Theme camp placement went smoothly and all campers got the spots they requested. The Theme Camp Placement lead went from camp to camp to ensure that each were located in the place they desired. In 2013, more camp sites will be cleared during a series of work/play weekends to allow for more locations to camp. Burners have always been allowed to come to work/play weekends to work on clearing out their own camp spots prior to event. It’s a wonderful way to “stake your claim” to an area and make it as burnerly beautiful as you like.
The Hillbilly Hub was another new team that began in 2012. It is a meeting place for participants to find out about happenings at the burn, learn about the Ten Principles, volunteer, or simply connect with one another. Although the Hub was conceived in 2012, it went largely unmanned due to medical issues that were being experienced by the individual who designed it. Big plans are in the works for the Hillbilly Hub 2013.
Mooper Troopers reported that relatively no moop was left on site this year. While Mooper/Pooper Troopers enforce our Leave No Trace policy, everyone is educated about moop and the proper use of our composting toilets. A great many burners who have attended others burns, have claimed that our toilets are the cleanest they’ve seen. This is due to both the efforts of our volunteers and the cooperation of all our burners. We ask that each attendee donate at least one bucket with a lid for use in our outhouses, which, with the exception of the landowner’s were constructed during work/play events. Instructions for use are posted in the outhouses at all times. The outhouses were renovated this summer during a couple of work/plays held on the land. Fresh paint and improvements made a huge difference to the interior spaciousness. An older outhouse was renovated into a handicapped accessible potty with a ramp and battery-powered indoor lighting. Each outhouse is also stocked with gloves and hand sanitizer to make the Pooper Troopers job easier. We also encourage burners to set up their own in-camp composting potties which are collected at the end of the event. This increases sanitation and convenience for everyone. A series of work/play weekends have already begun, during which we will construct rechargeable LED light fixtures for the outhouses, as well as such fixtures for path lighting.
There were no medical issues in 2012, but we are planning to have a more central location for Medical Team in 2013 in the event that one arises. A large covered area will be constructed near the landowner’s cabin which will house our medical and ranger team headquarters, and the Hillbilly Hub. We have also had several volunteers to run a Sanctuary in 2013, which we haven’t had previously, at least in a formal sense.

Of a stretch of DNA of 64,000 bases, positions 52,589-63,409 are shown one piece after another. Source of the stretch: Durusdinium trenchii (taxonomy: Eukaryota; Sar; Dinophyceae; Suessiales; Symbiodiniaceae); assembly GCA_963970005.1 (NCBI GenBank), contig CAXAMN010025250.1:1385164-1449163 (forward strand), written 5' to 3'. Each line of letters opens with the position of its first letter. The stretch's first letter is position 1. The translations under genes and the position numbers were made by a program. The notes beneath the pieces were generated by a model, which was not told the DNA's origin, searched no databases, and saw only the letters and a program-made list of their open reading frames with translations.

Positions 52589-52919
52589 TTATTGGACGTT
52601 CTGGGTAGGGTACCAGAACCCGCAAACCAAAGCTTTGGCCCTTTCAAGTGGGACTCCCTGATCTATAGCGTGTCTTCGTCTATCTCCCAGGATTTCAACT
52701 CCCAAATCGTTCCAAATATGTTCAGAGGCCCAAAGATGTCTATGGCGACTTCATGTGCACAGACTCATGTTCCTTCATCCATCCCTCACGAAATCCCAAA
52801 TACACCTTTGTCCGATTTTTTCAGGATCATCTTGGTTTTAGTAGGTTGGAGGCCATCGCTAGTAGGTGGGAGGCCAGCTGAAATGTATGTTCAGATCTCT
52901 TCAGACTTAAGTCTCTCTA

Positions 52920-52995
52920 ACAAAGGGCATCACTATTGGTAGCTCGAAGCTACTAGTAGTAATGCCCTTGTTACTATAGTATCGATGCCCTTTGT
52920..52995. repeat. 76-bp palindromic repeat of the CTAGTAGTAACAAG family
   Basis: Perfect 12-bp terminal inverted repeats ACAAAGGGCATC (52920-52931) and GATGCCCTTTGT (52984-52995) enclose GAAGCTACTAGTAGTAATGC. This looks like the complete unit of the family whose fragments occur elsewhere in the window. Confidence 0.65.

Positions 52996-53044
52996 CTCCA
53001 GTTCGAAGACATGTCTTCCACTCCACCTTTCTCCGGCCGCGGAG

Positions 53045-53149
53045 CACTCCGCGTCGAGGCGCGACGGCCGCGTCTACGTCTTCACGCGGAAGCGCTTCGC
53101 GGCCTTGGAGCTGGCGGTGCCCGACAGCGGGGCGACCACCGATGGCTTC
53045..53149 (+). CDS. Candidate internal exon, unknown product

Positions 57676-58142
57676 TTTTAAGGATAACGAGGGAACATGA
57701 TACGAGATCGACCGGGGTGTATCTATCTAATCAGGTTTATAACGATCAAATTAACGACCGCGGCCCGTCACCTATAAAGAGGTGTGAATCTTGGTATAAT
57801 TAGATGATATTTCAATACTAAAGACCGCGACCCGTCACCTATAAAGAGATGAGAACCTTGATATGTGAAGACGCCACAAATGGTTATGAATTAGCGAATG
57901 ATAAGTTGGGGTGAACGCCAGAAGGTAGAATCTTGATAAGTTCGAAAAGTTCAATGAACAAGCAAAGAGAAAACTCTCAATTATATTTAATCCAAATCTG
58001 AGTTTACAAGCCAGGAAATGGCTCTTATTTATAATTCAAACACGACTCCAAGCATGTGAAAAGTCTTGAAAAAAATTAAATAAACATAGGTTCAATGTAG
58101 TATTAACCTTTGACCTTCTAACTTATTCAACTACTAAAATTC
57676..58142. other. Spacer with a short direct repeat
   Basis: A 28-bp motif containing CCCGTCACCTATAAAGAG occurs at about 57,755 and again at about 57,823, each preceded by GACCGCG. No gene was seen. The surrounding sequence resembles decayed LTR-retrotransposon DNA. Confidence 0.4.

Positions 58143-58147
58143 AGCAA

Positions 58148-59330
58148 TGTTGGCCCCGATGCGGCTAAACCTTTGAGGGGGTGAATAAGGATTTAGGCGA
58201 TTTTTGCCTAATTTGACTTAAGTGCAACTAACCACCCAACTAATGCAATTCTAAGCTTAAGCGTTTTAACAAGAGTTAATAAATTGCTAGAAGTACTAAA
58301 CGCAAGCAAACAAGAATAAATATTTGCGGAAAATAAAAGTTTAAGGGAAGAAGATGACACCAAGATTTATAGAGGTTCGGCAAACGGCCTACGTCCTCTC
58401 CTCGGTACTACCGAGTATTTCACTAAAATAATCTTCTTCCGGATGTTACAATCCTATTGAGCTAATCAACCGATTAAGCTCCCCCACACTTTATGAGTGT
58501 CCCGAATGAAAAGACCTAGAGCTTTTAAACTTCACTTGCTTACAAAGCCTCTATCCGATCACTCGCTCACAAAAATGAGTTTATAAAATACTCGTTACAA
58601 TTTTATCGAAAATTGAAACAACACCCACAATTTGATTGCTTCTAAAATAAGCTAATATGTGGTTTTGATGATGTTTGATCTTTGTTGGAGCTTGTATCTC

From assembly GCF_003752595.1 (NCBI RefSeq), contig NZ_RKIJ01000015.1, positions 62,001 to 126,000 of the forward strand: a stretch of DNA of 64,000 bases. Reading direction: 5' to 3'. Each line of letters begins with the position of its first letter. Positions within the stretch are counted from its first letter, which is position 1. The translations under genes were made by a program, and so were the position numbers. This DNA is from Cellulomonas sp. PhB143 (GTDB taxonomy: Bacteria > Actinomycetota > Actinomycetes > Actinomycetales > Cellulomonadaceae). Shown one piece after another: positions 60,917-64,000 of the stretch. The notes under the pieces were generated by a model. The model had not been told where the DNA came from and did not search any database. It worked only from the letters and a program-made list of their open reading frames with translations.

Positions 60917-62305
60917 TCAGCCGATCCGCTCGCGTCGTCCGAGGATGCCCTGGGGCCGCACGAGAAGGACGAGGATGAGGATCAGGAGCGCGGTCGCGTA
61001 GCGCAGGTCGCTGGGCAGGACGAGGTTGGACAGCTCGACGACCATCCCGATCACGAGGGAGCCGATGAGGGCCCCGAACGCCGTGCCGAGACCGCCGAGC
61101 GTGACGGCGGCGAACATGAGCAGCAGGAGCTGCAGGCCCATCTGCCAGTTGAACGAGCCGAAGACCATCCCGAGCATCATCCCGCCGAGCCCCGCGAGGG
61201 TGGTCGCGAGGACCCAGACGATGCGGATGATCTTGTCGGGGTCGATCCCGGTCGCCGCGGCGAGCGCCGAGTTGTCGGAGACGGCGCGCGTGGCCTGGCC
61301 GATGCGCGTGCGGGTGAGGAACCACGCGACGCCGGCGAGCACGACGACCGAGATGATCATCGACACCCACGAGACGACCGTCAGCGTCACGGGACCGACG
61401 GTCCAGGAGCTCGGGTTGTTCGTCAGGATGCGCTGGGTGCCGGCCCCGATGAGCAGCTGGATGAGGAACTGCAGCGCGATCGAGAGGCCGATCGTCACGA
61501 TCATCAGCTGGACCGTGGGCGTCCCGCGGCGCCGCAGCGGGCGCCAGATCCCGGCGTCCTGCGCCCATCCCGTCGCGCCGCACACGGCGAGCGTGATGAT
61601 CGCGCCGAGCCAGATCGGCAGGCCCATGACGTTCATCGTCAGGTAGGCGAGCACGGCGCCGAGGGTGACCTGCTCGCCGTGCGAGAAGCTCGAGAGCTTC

Ranger team had their first Black Rock Regional Ranger training done by Black Rock Ranger Fatboy. In 2013, our Ranger Team lead plans to update our training information to better address our special needs as a burn. Roughly one third of our community has received ranger training at least one burn in the Southeast, which gives us a good pool of volunteers and a safer event. We experienced one Sanctuary issue in 2012. The individual was attended by a ranger and another attendee through the night. We had to evict an attendee from the burn for the first time in Reclaimation history this year. The individual had to be approached by several rangers for mooping and attempting to sell drugs at the burn. The person was unable to understand the implications of his actions or why they were not allowed. We waited until he was no longer intoxicated and then he was escorted off the property by Rangers and HHS.
The Lamplighter Team did a wonderful job of lighting our small community. Because of our growth, Lamplighters will definitely need more volunteers for 2013. The Team Lead would like to make costumes for our lamplighters that resemble the ones worn by lighters at other burns. Through trial and error, we found that kerosene works best for the lanterns and will be used again as fuel in 2013. Lamplighter Team is also seeking a few more lanterns to supplement the supply already on hand, and is currently working on rechargeable LED lighting projects. The LED lights will come with rechargeable battery and solar packs and will promote a greener burn.